This mapping process admits many variations, and is not restricted to what is described above. For example, the reference plane can implicitly be on the XY plane, and the XY plane can be identified with the UV plane of parameter space, in which case the first steps of the mapping can be collapsed. Also, as seen below, additional transformations can be added to get translation, rotation, scaling and elevation effects.
In addition, it may be noted that the closest point determination described above may be implemented in various ways that may exploit the special nature of the point at the surface. In the general case of a point and curved surface, the determination may be the same or similar to a normal projection. In a particular case, such as finding the closest point to (x,y,z) on the XY plane, embodiments may extract the coordinates (x,y). As used herein, the term closest point is intended to include projections.
Once the detail model 402 has been mapped to the actual destination surface 404 via the process above, the process will be complete and the detail model 402 is mapped while preserving the shape of the detail model 402. The system may then proceed to display the mapped detail model 402 on the destination 404 in accordance with the specified settings (e.g., by the user via the user interface methods described above).
In addition to the above, one or more embodiments may provide additional functionality. For example, after the mesh representing the destination surface is parameterized (i.e., at step 1004), the flattened mesh can be resealed in UV space so that it has the same area as the unflattened mesh. As a result, the mapping from the detail model to the destination surface can be approximately size preserving.
Embodiments of the invention may also provide the ability to translate 406 a copy of a detail model 402 along a destination surface 404, and to rotate 408, scale 410, and elevate 412. This can be achieved by inserting additional transformations in the mapping chain. Translation 406, scaling 410, and rotation 408 can be handled by transformations in parameter space, applied before mapping to the unflattened mesh. In one or more embodiments, a translation 406 is applied in parameter space so that the origin of the reference plane is mapped to a point on the destination surface 404 over which the user is dragging the mouse. Rotations 408 and scales 410 can also be applied in this space. Elevation 412, on the other hand, may be handled in the last step by adding an offset when moving a point along the assigned normal.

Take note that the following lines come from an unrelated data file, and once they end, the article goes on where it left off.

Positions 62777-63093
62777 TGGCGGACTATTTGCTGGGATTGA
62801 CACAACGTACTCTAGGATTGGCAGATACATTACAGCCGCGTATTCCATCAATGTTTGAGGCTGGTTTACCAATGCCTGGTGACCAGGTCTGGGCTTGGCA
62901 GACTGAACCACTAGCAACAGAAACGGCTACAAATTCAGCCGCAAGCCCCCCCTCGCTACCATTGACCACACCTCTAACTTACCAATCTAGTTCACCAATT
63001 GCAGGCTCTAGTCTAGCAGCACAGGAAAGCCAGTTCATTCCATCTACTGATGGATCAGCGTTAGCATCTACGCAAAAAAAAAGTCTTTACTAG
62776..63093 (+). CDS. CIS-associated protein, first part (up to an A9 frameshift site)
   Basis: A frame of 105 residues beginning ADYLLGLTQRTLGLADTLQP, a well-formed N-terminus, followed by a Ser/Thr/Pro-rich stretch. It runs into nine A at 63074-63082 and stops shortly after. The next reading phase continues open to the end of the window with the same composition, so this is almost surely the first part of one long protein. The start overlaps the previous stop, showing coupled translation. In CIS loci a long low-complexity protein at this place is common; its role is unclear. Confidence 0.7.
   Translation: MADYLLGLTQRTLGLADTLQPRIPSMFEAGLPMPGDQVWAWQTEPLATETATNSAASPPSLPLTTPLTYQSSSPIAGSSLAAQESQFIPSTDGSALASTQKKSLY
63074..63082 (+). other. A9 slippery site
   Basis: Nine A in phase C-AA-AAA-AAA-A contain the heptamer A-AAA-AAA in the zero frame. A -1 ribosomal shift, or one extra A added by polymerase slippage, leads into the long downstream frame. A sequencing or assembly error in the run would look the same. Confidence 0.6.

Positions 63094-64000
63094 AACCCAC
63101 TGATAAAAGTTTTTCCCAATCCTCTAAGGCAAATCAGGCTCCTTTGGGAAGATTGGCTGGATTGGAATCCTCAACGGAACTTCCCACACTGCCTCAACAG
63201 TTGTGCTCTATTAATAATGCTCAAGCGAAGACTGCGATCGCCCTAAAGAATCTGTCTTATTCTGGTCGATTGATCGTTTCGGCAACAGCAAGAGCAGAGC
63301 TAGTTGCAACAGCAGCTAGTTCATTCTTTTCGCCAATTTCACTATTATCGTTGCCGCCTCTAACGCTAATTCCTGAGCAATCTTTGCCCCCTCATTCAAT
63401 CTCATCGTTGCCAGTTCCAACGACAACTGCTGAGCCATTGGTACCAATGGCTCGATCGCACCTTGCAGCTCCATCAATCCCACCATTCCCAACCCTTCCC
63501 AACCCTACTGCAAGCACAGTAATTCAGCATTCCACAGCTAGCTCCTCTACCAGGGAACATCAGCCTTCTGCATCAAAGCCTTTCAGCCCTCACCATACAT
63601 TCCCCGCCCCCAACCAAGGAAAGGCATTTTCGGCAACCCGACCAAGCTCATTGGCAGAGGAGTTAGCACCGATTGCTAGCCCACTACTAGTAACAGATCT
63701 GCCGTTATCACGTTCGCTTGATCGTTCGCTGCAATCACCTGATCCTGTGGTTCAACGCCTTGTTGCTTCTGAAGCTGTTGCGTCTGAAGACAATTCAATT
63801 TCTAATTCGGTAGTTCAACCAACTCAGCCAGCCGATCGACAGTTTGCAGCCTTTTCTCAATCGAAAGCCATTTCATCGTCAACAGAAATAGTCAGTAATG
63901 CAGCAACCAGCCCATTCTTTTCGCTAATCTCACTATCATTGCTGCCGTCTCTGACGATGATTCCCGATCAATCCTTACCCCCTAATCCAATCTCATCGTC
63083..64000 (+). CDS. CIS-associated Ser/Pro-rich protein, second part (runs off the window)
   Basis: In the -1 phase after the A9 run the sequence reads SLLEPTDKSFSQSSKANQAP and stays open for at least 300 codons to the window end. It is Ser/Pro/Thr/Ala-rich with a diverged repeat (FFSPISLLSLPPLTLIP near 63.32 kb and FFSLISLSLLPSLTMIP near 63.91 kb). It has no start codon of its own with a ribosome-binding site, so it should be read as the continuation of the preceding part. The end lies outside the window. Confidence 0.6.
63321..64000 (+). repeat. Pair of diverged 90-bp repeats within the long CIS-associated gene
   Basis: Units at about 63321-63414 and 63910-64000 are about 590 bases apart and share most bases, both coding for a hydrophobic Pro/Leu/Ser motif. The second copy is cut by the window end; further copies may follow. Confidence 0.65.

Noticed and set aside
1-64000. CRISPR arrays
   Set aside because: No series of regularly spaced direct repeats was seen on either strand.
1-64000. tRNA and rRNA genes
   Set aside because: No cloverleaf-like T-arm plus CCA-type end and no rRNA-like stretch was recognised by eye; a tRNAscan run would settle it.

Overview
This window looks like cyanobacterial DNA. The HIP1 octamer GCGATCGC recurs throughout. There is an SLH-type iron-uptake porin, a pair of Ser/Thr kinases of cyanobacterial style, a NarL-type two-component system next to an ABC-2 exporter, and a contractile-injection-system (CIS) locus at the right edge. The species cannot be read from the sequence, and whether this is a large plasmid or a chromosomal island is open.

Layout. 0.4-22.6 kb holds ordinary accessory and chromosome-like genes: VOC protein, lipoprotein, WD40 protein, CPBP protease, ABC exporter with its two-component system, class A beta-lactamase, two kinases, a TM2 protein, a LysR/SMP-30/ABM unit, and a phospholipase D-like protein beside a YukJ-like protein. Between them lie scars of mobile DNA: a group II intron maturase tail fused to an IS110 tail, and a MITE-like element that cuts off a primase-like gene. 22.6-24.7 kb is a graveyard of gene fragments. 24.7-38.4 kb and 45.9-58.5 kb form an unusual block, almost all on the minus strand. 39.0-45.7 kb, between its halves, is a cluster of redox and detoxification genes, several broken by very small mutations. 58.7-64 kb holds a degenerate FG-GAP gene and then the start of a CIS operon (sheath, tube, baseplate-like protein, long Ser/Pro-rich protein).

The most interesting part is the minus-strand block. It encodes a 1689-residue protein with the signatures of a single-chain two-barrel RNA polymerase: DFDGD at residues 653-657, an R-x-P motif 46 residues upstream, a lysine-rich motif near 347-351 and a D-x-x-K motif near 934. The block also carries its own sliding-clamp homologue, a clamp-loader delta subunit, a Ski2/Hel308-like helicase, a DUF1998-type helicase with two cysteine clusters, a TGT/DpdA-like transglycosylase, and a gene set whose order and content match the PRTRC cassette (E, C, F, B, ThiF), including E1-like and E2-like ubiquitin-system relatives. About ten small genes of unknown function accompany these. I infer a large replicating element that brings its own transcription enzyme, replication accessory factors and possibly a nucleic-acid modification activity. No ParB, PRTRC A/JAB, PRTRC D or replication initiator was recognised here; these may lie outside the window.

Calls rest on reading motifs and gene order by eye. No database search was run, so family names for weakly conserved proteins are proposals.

When translation 406, scaling 410, or rotation 408 causes the mapped detail model to extend beyond the boundary of the destination surface (e.g., as illustrated in
The mapping from a detail model 402 consisting of a spline surface to a destination surface 404 may yield a new surface that may not be exactly representable as a spline surface. Surface fitting techniques can be used to find a spline surface that closely approximates the new surface.
This concludes the description of the preferred embodiment of the invention. The following describes some alternative embodiments for accomplishing the present invention. For example, any type of computer, such as a mainframe, minicomputer, or personal computer, or computer configuration, such as a timesharing mainframe, local area network, or standalone personal computer, could be used with the present invention. In summary, given a three dimensional detail model that is defined over a reference plane, embodiments of the invention solve the problem of creating a copy of the detail model that conforms to a curved destination surface yet retains the original detail model proportions.
The foregoing description of the preferred embodiment of the invention has been presented for the purposes of illustration and description. It is not intended to be exhaustive or to limit the invention to the precise form disclosed. Many modifications and variations are possible in light of the above teaching. It is intended that the scope of the invention be limited not by this detailed description, but rather by the claims appended hereto.
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|U.S. Classification||345/423, 715/800, 715/799|
|Cooperative Classification||G06T19/20, G06T2219/2021, G06F17/50|
|European Classification||G06F17/50, G06T19/00|
|Apr 17, 2007||AS||Assignment|
Owner name: AUTODESK CANADA CO., CANADA
Free format text: ASSIGNMENT OF ASSIGNORS INTEREST;ASSIGNORS:LIEPA, PETER E.;MA, VINCENT C. H.;REEL/FRAME:019173/0790
Effective date: 20070417
|Mar 24, 2009||AS||Assignment|
Owner name: AUTODESK, INC.,CALIFORNIA
Free format text: ASSIGNMENT OF ASSIGNORS INTEREST;ASSIGNOR:AUTODESK CANADA CO.;REEL/FRAME:022445/0222
Effective date: 20090225
|Dec 17, 2014||FPAY||Fee payment|
Year of fee payment: 4
|Dec 17, 2014||SULP||Surcharge for late payment|